Why is Stormwater a BIG Problem ?
What is Stormwater?
Rain is essential for our natural systems, supporting the growth of plants and trees, replenishing ground water that we drink, and cleaning the atmosphere of pollution from burning fossil fuels. Rain water becomes “stormwater” when it hits water-resistant surfaces like roofs, driveways, parking lots and roadways where it can't be absorbed into the soil, so it runs off into the streets and storm drains, eventually ending up in the lagoon. If it were pure rainwater when it entered the lagoon, it wouldn't be a problem.
Unfortunately, stormwater picks up pollutants along the way to the lagoon: Dirt from your roof, fertilizer from your lawn, oil from your driveway and streets, lawn clippings, leaves, soil, etc. As our communities grow, the additional roads, driveways, sidewalks and parking lots make it much easier for rain and sprinkler water to quickly go straight to our natural waterways. So all this water carrying pollutants make stormwater a BIG problem for the Lagoon.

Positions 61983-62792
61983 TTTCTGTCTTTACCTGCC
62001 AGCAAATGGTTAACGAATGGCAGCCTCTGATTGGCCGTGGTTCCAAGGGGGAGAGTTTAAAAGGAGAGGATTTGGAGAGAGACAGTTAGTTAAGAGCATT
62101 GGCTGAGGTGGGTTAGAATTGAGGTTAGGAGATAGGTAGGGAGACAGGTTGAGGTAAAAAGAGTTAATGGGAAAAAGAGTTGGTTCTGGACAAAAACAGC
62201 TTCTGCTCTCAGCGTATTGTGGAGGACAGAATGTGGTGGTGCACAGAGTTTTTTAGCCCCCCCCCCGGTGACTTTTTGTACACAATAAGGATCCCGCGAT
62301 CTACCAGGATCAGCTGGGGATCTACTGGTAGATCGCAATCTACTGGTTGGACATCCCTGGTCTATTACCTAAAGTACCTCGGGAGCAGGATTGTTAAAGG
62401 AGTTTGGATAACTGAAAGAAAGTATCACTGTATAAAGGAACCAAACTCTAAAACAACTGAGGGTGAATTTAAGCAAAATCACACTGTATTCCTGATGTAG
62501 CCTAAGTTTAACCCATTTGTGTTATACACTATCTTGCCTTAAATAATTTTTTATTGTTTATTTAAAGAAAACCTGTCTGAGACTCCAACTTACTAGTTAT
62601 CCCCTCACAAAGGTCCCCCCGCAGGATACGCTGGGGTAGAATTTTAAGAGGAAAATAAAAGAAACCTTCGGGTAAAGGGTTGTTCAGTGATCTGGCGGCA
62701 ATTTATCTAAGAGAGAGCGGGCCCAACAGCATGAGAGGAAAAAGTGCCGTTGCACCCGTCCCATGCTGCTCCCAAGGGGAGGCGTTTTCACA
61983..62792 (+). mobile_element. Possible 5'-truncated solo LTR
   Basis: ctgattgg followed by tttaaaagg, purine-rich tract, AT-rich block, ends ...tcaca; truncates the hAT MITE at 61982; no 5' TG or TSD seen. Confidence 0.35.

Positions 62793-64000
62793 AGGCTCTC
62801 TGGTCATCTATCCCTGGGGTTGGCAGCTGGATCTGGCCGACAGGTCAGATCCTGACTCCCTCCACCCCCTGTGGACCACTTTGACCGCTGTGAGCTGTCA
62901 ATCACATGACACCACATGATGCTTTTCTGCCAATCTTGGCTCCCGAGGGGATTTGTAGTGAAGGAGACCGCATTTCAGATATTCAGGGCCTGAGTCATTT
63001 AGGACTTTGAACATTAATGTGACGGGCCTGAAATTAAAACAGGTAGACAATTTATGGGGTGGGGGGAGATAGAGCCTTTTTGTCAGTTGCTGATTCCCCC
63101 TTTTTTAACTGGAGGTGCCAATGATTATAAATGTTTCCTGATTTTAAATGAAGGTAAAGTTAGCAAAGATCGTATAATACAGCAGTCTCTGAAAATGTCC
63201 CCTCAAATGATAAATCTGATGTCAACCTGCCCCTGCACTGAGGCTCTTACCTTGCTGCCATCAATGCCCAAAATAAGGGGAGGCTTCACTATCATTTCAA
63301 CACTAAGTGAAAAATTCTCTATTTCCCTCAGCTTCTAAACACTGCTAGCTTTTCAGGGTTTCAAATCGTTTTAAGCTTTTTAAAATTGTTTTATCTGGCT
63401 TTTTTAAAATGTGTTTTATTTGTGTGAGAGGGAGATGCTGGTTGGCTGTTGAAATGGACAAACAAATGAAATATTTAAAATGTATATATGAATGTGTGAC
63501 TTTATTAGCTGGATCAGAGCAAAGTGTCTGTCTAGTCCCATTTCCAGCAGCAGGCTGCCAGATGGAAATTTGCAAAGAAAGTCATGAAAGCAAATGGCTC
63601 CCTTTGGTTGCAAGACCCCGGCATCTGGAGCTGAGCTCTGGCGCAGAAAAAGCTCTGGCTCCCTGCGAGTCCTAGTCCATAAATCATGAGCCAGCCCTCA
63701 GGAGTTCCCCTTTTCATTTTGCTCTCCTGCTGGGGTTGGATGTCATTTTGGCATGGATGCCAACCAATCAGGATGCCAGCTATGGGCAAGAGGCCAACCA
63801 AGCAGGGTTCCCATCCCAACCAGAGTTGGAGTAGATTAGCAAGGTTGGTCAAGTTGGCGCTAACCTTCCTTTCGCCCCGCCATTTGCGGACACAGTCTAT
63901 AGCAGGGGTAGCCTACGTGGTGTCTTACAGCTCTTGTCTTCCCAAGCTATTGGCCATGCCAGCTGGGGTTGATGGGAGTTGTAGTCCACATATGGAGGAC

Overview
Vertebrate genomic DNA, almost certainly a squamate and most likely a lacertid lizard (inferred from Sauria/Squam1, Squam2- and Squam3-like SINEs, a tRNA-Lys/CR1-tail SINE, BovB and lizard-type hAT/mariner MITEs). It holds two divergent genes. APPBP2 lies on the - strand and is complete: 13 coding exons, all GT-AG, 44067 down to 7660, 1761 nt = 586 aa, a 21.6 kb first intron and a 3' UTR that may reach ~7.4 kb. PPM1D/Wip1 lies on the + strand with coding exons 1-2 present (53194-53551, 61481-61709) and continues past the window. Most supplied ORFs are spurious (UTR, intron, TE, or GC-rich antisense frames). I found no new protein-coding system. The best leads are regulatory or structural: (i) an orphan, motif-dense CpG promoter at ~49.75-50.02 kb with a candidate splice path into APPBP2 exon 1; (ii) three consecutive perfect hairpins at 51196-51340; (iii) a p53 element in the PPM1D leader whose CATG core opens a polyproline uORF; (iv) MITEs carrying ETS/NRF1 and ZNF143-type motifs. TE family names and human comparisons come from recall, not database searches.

So how big a problem is stormwater for the Lagoon?
Compared to sewage spills and septic leaks, stormwater is a major source of nitrogen pollution in our Lagoon. So what is being done to fix the problem? The County and City Stormwater Utilities are responsible for maintaining our stormwater systems, but that has primarily been installing and repairing stormwater drains, pipes and canals. The Save Our Indian River Lagoon(SOIRL) Tax dollars help fund projects that remove some of these unwanted pollutants from the stormwater before it enters the Lagoon. Projects like this Baffle Box is used to filter out debris from storm drains.